Most CPAs understand the importance of effective communication with clients. Periodically, however, they should take a step back and evaluate the communication skills they use to get their message across. Here are 10 points CPAs need to remember in order to maintain open communication with their clients.
Convey an attitude of trust. Improving the level of trust between two people helps to open the lines of communication. Once trust has been established, ideas flow more effectively.
Listen intently. Everyone likes to be heardespecially clients. Try to listen more emphatically. Remember, you have two ears, so try to listen twice as much as you speak.
Stay calm. Even if a client becomes irate, maintain your composure. Staying calm, particularly when the client is emotional, is critical to fostering a climate that enhances communication. If you get excited, the client will too, and nobody wins.
Accept personality differences. If you have a situation where personality clashes may adversely affect communication, accept it as something you cannot change. Try to see the situation from the clients point of view, and avoid showing frustration.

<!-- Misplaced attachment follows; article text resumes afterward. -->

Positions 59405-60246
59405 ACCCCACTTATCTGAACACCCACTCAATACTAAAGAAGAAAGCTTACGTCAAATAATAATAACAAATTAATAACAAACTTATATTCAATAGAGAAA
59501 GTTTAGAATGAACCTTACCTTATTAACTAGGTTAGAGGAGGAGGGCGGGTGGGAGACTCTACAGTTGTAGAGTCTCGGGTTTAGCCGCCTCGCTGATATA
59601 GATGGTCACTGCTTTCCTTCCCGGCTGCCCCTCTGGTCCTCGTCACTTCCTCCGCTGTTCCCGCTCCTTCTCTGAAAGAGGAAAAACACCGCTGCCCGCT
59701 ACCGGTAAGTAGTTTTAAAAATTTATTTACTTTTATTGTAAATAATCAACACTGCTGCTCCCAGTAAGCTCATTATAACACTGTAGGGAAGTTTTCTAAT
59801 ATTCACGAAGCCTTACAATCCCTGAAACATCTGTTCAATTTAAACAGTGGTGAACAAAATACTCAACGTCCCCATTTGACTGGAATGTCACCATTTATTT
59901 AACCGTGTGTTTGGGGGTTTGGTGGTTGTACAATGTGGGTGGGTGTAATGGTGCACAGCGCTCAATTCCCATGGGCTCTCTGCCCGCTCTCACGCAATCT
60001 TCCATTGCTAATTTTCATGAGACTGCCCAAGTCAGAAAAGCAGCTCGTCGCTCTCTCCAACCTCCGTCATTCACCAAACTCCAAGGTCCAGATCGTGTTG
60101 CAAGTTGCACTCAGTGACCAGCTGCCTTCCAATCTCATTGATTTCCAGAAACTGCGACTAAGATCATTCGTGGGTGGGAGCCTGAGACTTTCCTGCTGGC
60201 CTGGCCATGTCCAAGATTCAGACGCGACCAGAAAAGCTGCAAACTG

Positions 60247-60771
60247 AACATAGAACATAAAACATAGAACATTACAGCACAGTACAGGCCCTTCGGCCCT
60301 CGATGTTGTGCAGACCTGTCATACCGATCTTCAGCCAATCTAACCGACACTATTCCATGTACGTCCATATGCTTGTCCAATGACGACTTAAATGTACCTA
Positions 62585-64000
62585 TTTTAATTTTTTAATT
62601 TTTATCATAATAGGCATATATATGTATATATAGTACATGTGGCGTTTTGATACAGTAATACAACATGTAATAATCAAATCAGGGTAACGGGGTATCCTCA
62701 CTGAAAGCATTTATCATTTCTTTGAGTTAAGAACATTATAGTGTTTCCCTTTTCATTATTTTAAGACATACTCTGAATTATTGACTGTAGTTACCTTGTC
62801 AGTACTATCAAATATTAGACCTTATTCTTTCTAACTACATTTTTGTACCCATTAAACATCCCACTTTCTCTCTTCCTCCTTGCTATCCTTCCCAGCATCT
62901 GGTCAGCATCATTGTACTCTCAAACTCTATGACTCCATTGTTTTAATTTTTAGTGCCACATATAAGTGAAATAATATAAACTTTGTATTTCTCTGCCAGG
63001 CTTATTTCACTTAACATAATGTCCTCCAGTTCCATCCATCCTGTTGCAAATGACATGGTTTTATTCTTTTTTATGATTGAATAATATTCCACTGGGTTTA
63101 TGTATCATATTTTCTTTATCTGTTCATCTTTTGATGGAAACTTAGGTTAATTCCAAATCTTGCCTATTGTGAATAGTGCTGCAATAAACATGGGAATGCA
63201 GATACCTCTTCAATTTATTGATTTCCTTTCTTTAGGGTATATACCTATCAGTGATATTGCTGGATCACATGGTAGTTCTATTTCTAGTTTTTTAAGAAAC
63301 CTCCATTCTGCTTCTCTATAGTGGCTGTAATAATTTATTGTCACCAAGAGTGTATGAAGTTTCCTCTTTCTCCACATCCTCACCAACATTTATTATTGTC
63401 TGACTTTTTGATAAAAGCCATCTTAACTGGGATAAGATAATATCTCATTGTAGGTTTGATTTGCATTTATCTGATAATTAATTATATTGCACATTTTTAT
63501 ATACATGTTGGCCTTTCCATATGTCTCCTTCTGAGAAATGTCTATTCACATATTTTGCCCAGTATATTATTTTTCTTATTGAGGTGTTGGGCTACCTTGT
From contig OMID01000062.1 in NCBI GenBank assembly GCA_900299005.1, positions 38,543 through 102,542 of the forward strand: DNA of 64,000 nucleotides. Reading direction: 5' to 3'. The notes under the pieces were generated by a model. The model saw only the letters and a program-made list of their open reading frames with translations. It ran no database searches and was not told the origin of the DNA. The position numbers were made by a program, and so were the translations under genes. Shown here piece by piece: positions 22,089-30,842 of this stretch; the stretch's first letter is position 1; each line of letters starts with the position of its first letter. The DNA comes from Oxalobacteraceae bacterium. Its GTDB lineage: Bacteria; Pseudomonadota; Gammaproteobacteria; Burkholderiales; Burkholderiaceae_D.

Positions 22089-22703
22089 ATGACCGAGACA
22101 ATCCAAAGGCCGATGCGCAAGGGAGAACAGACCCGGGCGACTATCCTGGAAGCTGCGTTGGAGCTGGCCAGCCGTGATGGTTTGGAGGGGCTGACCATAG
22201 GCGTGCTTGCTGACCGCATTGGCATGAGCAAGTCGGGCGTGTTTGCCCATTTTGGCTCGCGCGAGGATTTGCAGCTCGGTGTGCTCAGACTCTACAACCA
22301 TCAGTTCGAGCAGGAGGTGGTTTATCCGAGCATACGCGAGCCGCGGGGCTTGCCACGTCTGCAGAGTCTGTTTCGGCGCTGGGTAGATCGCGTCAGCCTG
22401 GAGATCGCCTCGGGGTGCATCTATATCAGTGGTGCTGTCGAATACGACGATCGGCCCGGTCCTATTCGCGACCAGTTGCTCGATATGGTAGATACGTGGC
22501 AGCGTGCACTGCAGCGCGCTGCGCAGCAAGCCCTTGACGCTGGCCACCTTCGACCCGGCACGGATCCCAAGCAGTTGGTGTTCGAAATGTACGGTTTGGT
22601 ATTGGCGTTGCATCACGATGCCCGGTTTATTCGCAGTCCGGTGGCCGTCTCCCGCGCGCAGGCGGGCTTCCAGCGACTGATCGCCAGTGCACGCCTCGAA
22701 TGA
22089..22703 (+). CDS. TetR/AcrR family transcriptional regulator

Organize your ideas. When conveying information to a client, particularly with respect to complex issues, it is important to do so in an orderly manner. Present the information in a way that is logical and meaningful to the client.
Adopt a positive attitude. If a client says something that puts you on the defensive, dont overreact and make excuses. Instead, provide sound reasons for the actions you took.
Avoid either/or thinking. All issues are not black or white. Accept the fact that there may be shades of gray. Dont polarize your thinking. Keep your mind open to new interpretations.
Provide feedback. Nothing can be more frustrating to a client than not being kept informed. Even if you have nothing concrete to report, clients should have an opportunity to ask questions. This way, they know they havent been forgotten.
Avoid information overload. Dont give the client too much information at once. If you are discussing a complex issue, break the information into easily understood chunks. If a client feels overwhelmed, everything you say after that point is meaningless.
Avoid using jargon. Always remember who you are talking to. If you have to use a term the client is not familiar with, be sure to define it in words he or she will understand.
Source: Steven Golen, PhD, associate professor of accountancy and information management, College of Business, Arizona State University, Tempe.